It finally happened. Upper management is demanding a historical (7+ years) of lines-of-code analysis of our entire code base. They want to justify our positions by validating that the lines-of-code has increased in accordance with the economy. I am not kidding. For every year, they expect some percent increase in our lines of code.

  • 1
    I gotta be fucking kidding me...!?
  • 10
    Bahahahahaha sounds like it's time to break out your BS-ing shoes.
  • 2
    Please rant here accordingly! 😉
  • 8
    That sounds awful, and stupid. Awfully stupid?
    It's like expecting a construction worker to put more bricks on top of another than the previous year, without taking into account how many walls he's built (and how big)😑
  • 3
    I'm SO looking forward to your next few rants :D this is gonna end great, trust me
  • 0
    That's bullshit. Good luck!
  • 1
    Easy, just add big ass readme files. That counts as code, right?
  • 1
    Just add meaningless internal commentary and then give some random reason as to why each line is adding in economic value. Problem solved.
  • 14
    var i =
    i < somelist
    var x;
    x =
    var y;
    y =
    somelist[i] =
  • 3
    Time for a new job!
  • 2
    I consider reducing LOC an improvement

  • 5
    Just write things in a less efficient way, with more lines. And once they ask why everything is suddenly slower tell them you decided to write things with more code because of their demands and you didn't want to lose your job.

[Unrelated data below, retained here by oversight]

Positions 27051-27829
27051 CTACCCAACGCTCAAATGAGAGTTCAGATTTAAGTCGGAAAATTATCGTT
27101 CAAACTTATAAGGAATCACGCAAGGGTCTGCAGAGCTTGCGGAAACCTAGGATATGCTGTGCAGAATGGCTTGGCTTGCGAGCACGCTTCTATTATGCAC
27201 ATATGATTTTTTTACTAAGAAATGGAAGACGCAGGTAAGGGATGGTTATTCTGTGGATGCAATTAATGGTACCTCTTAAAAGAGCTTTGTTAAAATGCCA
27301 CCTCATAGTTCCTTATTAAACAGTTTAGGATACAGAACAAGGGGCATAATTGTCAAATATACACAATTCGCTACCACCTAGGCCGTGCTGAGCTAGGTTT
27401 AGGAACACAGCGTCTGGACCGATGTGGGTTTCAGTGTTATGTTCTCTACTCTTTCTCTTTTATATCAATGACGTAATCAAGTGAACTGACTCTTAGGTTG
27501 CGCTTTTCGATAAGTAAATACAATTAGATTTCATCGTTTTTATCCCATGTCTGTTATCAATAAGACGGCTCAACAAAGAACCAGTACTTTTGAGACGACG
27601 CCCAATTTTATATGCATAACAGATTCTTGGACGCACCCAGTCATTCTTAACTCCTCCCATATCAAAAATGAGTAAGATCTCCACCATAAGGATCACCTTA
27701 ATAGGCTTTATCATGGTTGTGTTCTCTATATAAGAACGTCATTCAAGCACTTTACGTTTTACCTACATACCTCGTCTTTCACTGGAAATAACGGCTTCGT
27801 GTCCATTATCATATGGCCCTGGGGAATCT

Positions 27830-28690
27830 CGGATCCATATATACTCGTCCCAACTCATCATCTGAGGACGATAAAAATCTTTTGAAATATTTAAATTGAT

• 2
    Write a maximizer that works the opposite of a minimizer! Instead of inlining, it separates EVERY LITTLE THING to their own classes with factories and shit, PROFIT.
  • 6
    Update: We didn't have 7 years worth of historical data, but we could extract about 3 years worth. Couple of major projects, services, etc we were able to justify our existence with the steadily growing graph.
    Wonder if all this has anything to do with when a DBA deployed a stored proc with a miss-joined query that accidently released over a million $$ worth of orders we didn’t have inventory for? If it wasn’t for a hiccup in the card processor (no customer credit cards were actually charged), we might have been on the national news.
    The president/CEO himself was waiting by the doors of our offices 7:30AM the next morning, so I suspect there were much shouting and gnashing of teeth behind the 3 hour closed door meeting. Good news, no one was fired. Bad news, we're on the CEOs -bleep- list. Gonna have to walk on egg shells for a while.
  • 1
    Now that's a proper rant, god damn! Best of luck to you and your colleagues.
  • 3
    @Aethiris easier. Just write a script that inserts new lines after each word in the source, then recompile (unless python 😀).
  • 2
    @muliyul or just global replace space with space new line xD
  • 1
    quit that Job and start your own coding business
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